Why the NBA is Wrong About David Kahn

I would like to begin by saying that I am not 100% sold on David Kahn. He has done things that have left me shaking my head (Beasley marijuana comment) and his common sense may not be as sharp as most executives. He seems to wear the same smirk on his face and rarely loses composure or shows emotions. Virtually every move he has made has not been without its critics. However, as we have seen over the years with Terry Ryan for the Twins, many great moves do not appear to be so at first and necessary time is required for things to come to fruition.

In order to properly judge Kahn, it is essential to correctly define what his job is. As general manager, is his job to create a team that is continually competitive on a year-by-year basis? Or is it to put the team in the best position for long-term, continued success, while sacrificing present success? I personally believe it is a combination of both, but with much more emphasis on the latter. At this point in Kahn’s tenure, this appears to be precisely his goal, and his vision is beginning to materialize.

No NBA executive had a tougher job ahead of them than Kahn after being hired during the summer of 2009. Kevin McHale, disregarding his trade for Kevin Love, completely and utterly left the Timberwolves in a miserable state with very few pieces to build on for the future. One could argue that outside of drafting Kevin Garnett and Kevin Love, McHale did very few things right in his long tenure with the team. The other piece of the Kevin Love trade, Mike Miller, was a complete bust for the Wolves as he was acquired as a shooter but attempted to play outside of his skill set. Al Jefferson, the centerpiece of the Kevin Garnett trade, proved himself to be no more than a 20-10 player on a team without affecting the wins column. His immobility and lack of intensity/effort on defense made him a liability on one half of the floor and it became evident he would never fill the void left by KG. The loss of Garnett meant the loss of the team’s leader in the locker room and on the court, and it helped to create the culture of losing that is still present in the team today.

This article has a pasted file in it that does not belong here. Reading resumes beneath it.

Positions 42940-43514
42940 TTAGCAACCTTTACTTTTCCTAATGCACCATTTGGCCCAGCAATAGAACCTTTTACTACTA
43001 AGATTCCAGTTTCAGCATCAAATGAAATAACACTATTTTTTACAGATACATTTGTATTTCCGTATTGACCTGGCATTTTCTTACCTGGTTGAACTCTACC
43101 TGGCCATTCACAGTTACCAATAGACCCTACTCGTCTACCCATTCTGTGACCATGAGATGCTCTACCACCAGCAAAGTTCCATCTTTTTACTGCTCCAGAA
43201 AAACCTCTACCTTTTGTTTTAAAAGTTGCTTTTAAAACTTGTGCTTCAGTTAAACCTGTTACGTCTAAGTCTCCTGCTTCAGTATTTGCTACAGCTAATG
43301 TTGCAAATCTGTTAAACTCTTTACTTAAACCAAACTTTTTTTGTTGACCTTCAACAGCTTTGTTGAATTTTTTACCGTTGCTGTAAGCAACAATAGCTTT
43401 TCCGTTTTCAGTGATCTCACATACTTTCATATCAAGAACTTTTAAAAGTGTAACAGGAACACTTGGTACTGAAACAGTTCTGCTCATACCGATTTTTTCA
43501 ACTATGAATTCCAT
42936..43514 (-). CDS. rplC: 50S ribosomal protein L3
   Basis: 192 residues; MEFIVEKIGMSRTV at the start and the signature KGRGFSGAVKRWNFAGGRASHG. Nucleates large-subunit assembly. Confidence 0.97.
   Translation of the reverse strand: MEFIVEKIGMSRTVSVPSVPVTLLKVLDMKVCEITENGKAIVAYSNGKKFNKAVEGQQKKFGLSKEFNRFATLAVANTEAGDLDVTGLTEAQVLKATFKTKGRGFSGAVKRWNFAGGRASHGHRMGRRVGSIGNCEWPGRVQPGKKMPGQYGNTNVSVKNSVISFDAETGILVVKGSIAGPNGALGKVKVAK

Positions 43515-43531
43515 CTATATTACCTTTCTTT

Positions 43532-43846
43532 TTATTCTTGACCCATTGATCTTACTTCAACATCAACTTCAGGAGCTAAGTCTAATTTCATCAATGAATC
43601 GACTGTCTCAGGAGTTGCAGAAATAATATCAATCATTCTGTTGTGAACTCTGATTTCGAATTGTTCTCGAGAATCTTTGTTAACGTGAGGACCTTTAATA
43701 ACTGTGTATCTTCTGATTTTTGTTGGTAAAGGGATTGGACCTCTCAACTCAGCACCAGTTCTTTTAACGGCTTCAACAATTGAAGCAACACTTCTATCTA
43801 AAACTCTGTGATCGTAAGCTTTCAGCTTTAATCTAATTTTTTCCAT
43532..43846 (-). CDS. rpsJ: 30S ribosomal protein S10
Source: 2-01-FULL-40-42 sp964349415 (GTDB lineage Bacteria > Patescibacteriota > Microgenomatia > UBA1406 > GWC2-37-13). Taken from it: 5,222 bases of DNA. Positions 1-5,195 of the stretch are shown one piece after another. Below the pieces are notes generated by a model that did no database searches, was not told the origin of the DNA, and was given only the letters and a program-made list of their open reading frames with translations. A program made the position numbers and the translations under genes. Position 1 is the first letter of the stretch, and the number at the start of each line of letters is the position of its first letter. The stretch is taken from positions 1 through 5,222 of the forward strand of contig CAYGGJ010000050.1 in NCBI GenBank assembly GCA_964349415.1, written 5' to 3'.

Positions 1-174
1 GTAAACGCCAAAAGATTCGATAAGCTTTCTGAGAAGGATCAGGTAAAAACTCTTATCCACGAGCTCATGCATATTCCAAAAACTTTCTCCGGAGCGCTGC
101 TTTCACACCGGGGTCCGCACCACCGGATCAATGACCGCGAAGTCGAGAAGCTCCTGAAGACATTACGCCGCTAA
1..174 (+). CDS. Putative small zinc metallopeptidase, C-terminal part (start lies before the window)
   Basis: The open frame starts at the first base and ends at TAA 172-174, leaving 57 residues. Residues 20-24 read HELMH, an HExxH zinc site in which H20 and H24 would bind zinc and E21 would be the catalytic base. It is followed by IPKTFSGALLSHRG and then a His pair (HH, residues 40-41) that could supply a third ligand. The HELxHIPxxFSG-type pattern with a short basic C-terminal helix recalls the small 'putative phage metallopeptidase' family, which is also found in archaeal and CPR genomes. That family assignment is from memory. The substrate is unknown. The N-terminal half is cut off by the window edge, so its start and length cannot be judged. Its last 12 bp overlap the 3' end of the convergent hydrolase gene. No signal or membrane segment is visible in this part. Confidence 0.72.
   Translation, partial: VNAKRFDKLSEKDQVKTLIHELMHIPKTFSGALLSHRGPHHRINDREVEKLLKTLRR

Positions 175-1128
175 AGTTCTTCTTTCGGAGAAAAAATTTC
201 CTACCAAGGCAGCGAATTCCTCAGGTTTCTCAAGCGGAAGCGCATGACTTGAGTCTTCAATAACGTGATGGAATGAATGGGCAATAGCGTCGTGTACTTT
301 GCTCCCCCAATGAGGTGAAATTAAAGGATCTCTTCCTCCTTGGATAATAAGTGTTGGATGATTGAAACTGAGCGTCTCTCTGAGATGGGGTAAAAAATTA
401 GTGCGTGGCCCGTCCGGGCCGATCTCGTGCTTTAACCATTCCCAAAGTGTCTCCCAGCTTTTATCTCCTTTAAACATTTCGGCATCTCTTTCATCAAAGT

Kahn’s decisions in the 2009 draft are probably the most questioned and criticized of all his moves. The draft led many people to automatically dismiss him and criticize his moves and decisions going forward. Although I believe that the results of the 2009 draft were marginal, I stand by the decisions that were made at draft time. To begin, one of the most underappreciated moves the Kahn made came when he was able to snag the 5th overall pick in the draft in exchange for draft-bust Randy “Fourth Quarter” Foye and Mike Miller. This trade led to the drafting of Spanish wunderkind Ricky Rubio, considered by many to be the best player in the 2009 draft and a future Steve Nash. Questions about his contract situation in Spain caused him to slip into the Wolves hands at 5. Knowing that the chances of Rubio being able to play in the NBA immediately were slim, Kahn took another point guard in Jonny Flynn with the Timberwolves own number 6 pick. The draft offered a weak group of shooting guards (Demar Derozan having many question marks) and a plethora of high potential, able point guards. A common misconception is that the Wolves reached for Flynn at 6, however he was projected by many mock drafts to be ahead of Curry and Jennings. Knowing he could use Flynn as a trade asset when the time for Rubio came while choosing to not reach for a SG instead, Kahn kept the future of the franchise as the top priority. The potential of Jonny Flynn was considered much higher than any of the shooting guards, so if Jonny could perform well in the time before Rubio came over, he could be a greater asset to the team when it came time to trade him, giving the Timberwolves the best value. With the 18th pick Kahn took the best player available in Ty Lawson, and traded him to Denver for a first round pick in the next draft. Again, by choosing not to reach in the present, Kahn got a first round pick in the next draft where there could be a player that filled a greater need. With the 28th pick Kahn took shooting guard Wayne Ellington. The natural reaction to the Timberwolves on draft night was one of laughter, but close analysis helps explain the decisions in sensible and rational terms.

The public reaction to Kahn’s drafting of 3 point guards in the first round caused an immediate uproar and a slew of jokes directed at the Timberwolves organization. Many Timberwolves fans dismissed their franchise, choosing ignorance to their team to avoid embarrassment by association. Kahn, hearing criticism from every angle, maintained his poise and confidence in his decisions, knowing that time was necessary and that his decisions put the franchise in the best position for long-term success. The rebuilding process was begun, and although the idea of more short-term failures angered many, only Kahn and few others saw that short-terms failures would be a necessary contributor to the long-term prospects of the franchise.
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